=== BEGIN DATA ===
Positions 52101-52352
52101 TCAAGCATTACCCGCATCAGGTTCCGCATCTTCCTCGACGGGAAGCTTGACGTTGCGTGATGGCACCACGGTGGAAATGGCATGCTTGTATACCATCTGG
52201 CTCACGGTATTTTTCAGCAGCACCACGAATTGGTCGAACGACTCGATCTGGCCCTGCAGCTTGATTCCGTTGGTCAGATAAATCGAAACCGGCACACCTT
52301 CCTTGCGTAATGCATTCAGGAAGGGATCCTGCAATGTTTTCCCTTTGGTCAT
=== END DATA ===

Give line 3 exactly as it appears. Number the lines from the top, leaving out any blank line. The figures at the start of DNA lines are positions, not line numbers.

52201 CTCACGGTATTTTTCAGCAGCACCACGAATTGGTCGAACGACTCGATCTGGCCCTGCAGCTTGATTCCGTTGGTCAGATAAATCGAAACCGGCACACCTT